The program concludes with a lecture, in German, on falconry and a demonstration, by one of three falcons, of the birds’ spectacular hunting abilities. As attendant Sylvia Bente twirls a leather-and-feather lure around her head, the falcon swoops in again and again on strafing runs from high above the castle walls to intimidate its target into seeking refuge on the ground. When it does, the falcon pounces for what, in earlier times, would have been the kill.

For those who can manage the German language and the 50-euro fee per person, Schroeder offers a nine-hour Falconer for a Day program for participants over age 10. The program provides an introduction to falconry theory, followed by practical experience in training, feeding and handling the birds.

Forty-minute tours of the castle give a glimpse of the 19th century’s idea of living large. Although the walls and keep date to the 11th century, the castle was destroyed by the French in 1689 and lay in ruins, its main two towers mere stumps, until the 1870s. It was then purchased by a wealthy Prussian businessman who rebuilt it as his family’s summer home in his idea of medieval style. Its richness reflects his.

On the QT ...Directions: Leave Autobahn A-48 (Koblenz-Trier) at exit 4, Kaisersesch-Cochem. The town of Cochem is 12 kilometers (7½ miles) away. Cochem also is accessible by the scenic B-49 highway, which runs alongside the Mosel River from Koblenz to Trier; by train from Koblenz or Trier; or by river cruise boat from any stop along the river. To reach the castle, one can climb the steep roads and steps from the town center on foot or take shuttle bus No. 781 from Endertplatz in the town center to the base of the castle, about 100 meters from the gate. The bus runs twice an hour during peak visiting times, from May 1-Oct. 31. Taxis are permitted to drive to the castle gate.

Times: The castle is open daily from 9 a.m.-5 p.m. Guided tours (in German, but with English leaflets and mostly bilingual guides) depart every 40 minutes or so and are mandatory to see the castle. Groups can schedule English-language tours in advance. Birds-of-prey shows are 11 a.m. and 1, 2:30 and 4 p.m. daily, except Monday.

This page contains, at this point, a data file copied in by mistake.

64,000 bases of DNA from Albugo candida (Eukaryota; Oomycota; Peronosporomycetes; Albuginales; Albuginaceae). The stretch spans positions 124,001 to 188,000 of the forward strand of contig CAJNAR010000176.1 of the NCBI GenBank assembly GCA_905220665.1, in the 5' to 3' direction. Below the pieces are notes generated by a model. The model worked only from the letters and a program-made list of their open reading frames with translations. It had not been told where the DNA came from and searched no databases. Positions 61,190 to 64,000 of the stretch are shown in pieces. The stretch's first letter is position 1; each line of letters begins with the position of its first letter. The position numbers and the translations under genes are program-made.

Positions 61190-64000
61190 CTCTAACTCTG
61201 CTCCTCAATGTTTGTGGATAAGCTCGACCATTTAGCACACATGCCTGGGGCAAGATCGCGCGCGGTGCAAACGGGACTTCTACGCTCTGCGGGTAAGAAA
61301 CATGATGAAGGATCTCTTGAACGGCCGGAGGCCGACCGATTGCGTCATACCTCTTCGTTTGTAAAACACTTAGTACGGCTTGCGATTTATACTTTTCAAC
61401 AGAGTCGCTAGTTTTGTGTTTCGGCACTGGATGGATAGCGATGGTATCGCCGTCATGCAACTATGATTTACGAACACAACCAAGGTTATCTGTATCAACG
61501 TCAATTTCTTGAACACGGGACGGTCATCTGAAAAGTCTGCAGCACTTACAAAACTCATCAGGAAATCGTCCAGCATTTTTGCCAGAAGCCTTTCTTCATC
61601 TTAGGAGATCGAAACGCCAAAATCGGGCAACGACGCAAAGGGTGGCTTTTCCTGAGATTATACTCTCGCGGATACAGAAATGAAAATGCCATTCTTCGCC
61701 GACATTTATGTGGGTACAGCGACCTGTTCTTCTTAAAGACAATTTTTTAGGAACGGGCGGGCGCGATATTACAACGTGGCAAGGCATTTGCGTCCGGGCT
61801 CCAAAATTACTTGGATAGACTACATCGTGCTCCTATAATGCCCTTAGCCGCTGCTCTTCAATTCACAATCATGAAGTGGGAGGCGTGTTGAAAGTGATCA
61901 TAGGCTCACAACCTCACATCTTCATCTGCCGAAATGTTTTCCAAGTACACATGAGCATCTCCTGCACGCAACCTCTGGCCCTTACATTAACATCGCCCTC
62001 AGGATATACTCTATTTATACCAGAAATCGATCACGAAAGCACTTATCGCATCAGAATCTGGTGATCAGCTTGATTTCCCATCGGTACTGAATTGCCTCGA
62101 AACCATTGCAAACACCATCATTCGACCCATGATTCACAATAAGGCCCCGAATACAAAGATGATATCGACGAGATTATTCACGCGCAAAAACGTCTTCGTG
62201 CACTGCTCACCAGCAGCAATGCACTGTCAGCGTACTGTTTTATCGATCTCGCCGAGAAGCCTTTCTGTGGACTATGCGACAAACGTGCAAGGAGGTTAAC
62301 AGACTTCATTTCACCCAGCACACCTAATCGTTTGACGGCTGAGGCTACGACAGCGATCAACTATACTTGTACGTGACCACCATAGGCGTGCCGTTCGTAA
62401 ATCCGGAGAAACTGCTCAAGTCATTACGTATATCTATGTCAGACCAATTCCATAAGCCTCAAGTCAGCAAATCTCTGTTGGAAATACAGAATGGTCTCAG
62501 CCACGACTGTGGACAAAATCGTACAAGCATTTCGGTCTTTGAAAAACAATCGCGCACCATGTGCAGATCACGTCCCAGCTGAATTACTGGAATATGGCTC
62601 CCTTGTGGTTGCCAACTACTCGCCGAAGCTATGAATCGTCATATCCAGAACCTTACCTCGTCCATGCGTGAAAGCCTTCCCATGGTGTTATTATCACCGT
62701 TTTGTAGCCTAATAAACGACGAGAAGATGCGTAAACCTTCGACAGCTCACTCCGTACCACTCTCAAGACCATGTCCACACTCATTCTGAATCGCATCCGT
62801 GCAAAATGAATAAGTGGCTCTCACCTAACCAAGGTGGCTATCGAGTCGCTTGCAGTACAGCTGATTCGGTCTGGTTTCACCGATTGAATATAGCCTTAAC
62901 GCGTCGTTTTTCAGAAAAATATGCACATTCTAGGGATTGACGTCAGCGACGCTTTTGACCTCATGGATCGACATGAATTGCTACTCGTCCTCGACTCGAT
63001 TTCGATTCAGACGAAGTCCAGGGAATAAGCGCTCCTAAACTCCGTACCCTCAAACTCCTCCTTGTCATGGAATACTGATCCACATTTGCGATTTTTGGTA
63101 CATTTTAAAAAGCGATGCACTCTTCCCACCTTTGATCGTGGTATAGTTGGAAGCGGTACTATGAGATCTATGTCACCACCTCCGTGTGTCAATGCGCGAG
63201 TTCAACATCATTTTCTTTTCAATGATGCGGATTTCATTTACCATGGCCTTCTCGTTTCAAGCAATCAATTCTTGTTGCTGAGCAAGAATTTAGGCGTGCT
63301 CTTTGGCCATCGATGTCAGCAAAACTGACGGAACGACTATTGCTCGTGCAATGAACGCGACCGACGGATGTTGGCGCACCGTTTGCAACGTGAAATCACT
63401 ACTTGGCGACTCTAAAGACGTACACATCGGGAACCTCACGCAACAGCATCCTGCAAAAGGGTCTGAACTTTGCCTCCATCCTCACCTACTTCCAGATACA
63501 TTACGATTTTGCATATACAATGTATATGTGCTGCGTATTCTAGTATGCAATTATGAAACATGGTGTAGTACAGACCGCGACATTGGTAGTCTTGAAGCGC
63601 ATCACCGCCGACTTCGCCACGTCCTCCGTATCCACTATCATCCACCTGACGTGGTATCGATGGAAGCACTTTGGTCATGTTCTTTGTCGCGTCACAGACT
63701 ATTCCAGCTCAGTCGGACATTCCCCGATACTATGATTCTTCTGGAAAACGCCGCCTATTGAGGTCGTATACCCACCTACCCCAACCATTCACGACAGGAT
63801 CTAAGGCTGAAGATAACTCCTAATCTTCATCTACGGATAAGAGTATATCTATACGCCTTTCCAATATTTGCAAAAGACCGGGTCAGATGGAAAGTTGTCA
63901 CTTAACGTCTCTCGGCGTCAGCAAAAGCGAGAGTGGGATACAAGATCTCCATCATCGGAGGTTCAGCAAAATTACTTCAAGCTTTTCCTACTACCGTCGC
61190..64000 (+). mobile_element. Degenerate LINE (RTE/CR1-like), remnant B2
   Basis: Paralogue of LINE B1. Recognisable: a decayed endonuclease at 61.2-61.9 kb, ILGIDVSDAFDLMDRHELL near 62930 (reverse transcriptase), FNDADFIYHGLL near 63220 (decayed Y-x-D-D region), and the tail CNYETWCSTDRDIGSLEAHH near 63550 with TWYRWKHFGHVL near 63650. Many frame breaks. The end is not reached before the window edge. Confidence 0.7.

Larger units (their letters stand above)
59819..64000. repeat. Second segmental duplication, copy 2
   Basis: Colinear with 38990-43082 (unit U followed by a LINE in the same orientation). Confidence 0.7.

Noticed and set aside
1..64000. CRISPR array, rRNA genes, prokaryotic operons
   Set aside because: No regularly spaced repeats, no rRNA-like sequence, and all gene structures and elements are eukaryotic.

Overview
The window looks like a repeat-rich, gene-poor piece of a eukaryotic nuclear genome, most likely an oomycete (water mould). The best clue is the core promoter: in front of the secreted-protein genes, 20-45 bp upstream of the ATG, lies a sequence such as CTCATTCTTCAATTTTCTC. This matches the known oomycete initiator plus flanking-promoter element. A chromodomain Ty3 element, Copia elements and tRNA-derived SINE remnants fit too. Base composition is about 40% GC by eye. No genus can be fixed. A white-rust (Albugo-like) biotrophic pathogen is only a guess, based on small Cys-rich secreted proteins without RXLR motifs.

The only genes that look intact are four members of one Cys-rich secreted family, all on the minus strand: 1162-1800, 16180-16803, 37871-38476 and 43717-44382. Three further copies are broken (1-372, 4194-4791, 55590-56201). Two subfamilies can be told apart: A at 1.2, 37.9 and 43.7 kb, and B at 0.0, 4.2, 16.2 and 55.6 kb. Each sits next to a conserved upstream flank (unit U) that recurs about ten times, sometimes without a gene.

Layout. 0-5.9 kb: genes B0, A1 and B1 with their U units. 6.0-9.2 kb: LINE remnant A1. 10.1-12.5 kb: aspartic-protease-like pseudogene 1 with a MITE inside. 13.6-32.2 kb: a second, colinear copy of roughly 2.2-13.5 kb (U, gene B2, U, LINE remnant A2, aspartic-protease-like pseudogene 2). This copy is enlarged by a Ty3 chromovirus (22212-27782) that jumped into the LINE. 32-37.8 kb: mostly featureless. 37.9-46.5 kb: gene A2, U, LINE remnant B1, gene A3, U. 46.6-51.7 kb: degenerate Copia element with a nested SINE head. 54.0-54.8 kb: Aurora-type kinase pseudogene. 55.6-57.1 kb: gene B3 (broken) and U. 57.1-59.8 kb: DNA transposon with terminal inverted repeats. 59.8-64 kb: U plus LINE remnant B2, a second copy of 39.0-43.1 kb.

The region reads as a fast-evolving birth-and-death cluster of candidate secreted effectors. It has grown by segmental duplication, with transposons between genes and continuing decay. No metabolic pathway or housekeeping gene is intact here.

Costs: Entry to the castle is 4.50 euros for adults and 2.50 euros for children 6-17. Family tickets, for two adults and up to three children under age 18 are 12 euros. Bird shows, which do not require a castle admission, are 3 euros for adults and 2 euros for children. Shuttle bus fare from town to the castle base is 2 euros (1 euro for children 12 and younger).

Food: There is a terrace restaurant in the castle, moderately priced, with views over the Mosel Valley. Advance booking is required for the castle’s weekend medieval banquets, four-hour events priced at 39.50 euros per person. The town of Cochem below contains numerous restaurants, many with flower-bedecked riverside terraces, and snack bars of all types and price ranges.

Information: The castle Web site is www.reichsburg-cochem.de. It’s in four languages. Telephone (49) 2671-255. For information about the birds of prey, call Falknerei Schroeder at 0160-99127380, or go to the Web site www.falknerei-reichsburg-cochem.de.